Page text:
Contribution, Attribution

I’m contemplating what contribution I make to…to what? Society? Friends and family? The Earth? Myself? I imagine that I’ve always felt like my contribution was to society in the form of work, my contribution to some goal for someone else. When i worked in the public sector, I felt like the someone else was the community at large. In some respects, I guess that was true, but ultimately the contribution was to the bureaucracy that paid me. Sometimes that bureaucracy did effectively contribute to the overall good of the populus, but sometimes it merely contribute to political aggrandizement. Public service, in many cases, is an oxymoron.

When I was younger, and before I had seen the worst of what people had to offer, I took great pride in doing things I felt contributed to the greater good. I took great pride in working for the local government, and it fed me. It almost didn’t start that way, but over time, I felt a certain fulfillment in the work. The corruption did get to be a drag, and it got even worse after I left. I spent fifteen years there, and after leaving for the foothills of North Carolina, the whole place went to hell in a handbasket. I have no idea where that phrase comes from, but I’ve been saying it all my life, so … there it is. Anyhow, after I’d been gong for a few years, Hurricane Katrina happened, and the corruption and incompetence and bad politics was all exposed. People died, lives were destroyed, and people I had worked for directly went to federal prison. Did I feel vindicated? Somewhat, I guess…but I didn’t give it much thought. Conditions there were normalized, and they had been so bad that I was very much emotionless about it. I remain, however, heartbroken over the loss of so much of the spirit of the city I call home. It’s as though someone has ripped the heart out of it, and I’m not sure that will ever be recovered. There are still a few cultural icons that can never be eradicated, but as time goes on, and the old ones die, some things have become frozen in time, in one-dimensional photos and pages in archival footage. I suppose that has happened to other places, but this one is mine, and it makes me very sad.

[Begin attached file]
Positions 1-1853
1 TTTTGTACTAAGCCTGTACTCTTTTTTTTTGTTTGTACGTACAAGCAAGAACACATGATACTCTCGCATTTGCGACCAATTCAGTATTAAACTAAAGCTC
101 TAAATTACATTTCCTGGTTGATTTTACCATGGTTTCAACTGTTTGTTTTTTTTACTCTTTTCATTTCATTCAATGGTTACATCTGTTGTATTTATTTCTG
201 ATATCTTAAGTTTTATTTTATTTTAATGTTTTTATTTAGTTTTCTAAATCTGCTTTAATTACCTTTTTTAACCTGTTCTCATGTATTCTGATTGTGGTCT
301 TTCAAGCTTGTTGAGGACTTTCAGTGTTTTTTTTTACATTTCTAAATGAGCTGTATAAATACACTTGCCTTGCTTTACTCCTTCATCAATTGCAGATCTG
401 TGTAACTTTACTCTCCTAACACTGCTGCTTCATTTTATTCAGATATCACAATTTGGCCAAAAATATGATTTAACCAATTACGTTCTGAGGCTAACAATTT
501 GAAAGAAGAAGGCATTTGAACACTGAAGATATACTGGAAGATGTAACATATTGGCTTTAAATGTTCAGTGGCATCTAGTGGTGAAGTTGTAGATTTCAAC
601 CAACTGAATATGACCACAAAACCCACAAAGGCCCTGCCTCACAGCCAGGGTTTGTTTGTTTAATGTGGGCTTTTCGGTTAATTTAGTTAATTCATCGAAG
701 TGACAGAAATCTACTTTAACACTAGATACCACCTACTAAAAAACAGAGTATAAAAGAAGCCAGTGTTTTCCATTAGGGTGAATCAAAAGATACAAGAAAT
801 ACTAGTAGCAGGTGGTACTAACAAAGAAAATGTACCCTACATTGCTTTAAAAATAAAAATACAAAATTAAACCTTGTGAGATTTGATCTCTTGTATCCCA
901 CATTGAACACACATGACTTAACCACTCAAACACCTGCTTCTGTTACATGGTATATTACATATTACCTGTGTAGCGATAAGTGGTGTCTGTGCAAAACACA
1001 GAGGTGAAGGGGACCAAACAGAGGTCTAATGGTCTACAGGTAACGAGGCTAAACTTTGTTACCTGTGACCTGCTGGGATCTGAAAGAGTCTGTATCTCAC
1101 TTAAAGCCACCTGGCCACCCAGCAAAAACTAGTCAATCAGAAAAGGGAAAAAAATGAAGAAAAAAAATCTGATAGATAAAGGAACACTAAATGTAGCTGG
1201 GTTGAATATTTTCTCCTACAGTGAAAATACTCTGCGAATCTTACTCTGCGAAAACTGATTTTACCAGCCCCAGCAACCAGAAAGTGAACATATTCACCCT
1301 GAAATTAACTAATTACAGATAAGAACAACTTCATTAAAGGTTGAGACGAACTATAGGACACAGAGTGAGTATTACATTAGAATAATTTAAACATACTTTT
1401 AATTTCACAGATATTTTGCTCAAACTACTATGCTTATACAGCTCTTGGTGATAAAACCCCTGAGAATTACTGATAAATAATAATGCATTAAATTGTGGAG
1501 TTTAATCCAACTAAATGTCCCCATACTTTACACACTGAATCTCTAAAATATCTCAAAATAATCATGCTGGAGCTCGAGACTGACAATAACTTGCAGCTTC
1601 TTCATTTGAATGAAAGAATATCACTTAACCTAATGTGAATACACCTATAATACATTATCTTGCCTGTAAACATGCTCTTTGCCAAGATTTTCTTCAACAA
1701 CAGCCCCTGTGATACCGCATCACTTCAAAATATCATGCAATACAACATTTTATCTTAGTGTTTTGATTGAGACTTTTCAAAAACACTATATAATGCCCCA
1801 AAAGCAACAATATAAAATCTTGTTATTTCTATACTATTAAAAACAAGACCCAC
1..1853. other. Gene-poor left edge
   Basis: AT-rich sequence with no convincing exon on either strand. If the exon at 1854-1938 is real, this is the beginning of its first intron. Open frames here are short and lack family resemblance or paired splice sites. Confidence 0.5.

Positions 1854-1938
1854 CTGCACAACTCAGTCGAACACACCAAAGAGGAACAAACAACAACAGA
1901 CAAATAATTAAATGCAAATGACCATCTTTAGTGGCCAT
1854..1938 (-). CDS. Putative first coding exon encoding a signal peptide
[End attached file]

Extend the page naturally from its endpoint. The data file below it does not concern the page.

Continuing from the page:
Anyhow, back to how I might be contributing these days…since I’ve been unemployed, I struggle to find any value in things I do. I suppose the relationship between someone else compensating me financially for my work product is stronger than I thought. I know that I have contributed to my community of faith (or at times, no faith at all) in many ways. I’ve been at the lead of our social justice work for a while now, and we did quite a lot toward voter engagement this past year. We are still working on that, as mid-term elections seem to be not all that far away. I also work on a state-wide justice group for the larger faith movement, and that’s fairly rewarding to me personally, although it don’t pay. I do a fair amount of working, formally and informally, to educate people on anti-racism and multi-culturalism. That’s probably best and more productively done on the informal level. People generally don’t need to be lectured about racism and prejudice and historical elements of both, but allowed to work through their own journey through it. Trying to unlearn our collective patterns of bias and various -ism patterns is daunting for everyone, regardless of racial/ethnic identification. I explain to people that I learned status quo and white supremacy the same way everyone else did, it just looks different on me as a person of color. Not better, not worse, just different. On me, it frequently looks like internalized racism, and something akin to PTSD. I’ve got to unlearn and question the status quo and figure out how I contribute to it, just like everybody else.